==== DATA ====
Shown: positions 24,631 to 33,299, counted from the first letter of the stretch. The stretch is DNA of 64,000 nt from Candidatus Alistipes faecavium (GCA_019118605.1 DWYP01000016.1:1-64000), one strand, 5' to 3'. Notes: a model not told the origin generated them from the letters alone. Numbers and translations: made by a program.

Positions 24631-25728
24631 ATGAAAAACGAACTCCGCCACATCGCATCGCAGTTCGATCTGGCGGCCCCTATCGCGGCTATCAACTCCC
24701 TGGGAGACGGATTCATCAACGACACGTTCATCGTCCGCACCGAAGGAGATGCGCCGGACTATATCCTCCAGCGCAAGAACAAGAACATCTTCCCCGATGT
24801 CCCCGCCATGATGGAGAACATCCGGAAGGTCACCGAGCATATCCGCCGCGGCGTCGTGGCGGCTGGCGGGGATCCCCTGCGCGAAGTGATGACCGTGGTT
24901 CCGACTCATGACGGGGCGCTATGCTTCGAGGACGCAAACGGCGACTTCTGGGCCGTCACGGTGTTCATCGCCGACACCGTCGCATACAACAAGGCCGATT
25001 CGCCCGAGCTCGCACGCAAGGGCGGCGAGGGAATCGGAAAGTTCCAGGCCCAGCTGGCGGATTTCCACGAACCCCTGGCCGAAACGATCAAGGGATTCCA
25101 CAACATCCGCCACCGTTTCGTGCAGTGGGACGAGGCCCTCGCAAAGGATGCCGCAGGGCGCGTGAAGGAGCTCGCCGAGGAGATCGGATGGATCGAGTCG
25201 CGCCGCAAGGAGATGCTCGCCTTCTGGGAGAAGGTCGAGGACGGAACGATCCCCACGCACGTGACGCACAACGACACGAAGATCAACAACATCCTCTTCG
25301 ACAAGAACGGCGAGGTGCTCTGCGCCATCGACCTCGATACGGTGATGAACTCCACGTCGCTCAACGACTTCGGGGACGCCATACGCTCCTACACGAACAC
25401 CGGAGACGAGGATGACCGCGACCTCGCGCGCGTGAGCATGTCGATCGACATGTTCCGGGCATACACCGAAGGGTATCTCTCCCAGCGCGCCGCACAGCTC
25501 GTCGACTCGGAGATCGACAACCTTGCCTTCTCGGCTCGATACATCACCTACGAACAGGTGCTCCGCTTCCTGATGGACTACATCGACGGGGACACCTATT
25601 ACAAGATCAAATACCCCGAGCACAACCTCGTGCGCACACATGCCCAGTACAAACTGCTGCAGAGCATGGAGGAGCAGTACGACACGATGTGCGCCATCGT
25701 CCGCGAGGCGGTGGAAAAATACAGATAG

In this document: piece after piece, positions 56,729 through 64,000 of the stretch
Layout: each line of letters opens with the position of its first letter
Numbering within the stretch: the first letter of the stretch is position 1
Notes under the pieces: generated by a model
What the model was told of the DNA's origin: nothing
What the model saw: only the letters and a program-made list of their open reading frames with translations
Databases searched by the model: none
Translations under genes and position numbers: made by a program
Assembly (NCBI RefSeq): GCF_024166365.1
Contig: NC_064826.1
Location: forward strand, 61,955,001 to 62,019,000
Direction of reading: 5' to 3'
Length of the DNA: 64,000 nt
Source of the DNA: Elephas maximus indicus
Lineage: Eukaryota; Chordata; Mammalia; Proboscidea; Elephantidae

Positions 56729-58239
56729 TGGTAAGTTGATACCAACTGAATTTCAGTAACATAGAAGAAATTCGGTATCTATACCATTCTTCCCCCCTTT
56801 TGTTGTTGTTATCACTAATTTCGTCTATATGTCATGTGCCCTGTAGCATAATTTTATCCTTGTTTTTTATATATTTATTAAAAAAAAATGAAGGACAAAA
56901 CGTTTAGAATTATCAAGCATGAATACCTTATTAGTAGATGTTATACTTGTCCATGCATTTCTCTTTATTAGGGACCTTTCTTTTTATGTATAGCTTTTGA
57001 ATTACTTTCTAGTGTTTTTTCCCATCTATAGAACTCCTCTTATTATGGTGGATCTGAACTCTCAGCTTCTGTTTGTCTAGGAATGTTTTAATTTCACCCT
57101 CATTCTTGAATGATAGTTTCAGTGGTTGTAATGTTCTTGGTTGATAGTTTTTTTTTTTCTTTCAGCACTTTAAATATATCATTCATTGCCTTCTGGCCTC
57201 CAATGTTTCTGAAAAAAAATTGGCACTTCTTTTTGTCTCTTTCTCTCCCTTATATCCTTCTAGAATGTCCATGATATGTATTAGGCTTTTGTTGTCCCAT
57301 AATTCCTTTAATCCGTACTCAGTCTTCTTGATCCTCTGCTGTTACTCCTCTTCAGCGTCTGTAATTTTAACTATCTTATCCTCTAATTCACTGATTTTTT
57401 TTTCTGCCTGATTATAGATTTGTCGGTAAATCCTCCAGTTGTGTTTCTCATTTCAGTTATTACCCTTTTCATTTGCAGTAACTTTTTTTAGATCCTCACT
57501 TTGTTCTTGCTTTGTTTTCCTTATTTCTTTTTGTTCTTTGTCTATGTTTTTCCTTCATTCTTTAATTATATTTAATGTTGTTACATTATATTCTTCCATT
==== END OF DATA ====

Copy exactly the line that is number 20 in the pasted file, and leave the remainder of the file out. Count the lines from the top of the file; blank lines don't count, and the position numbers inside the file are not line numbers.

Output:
What the model saw: only the letters and a program-made list of their open reading frames with translations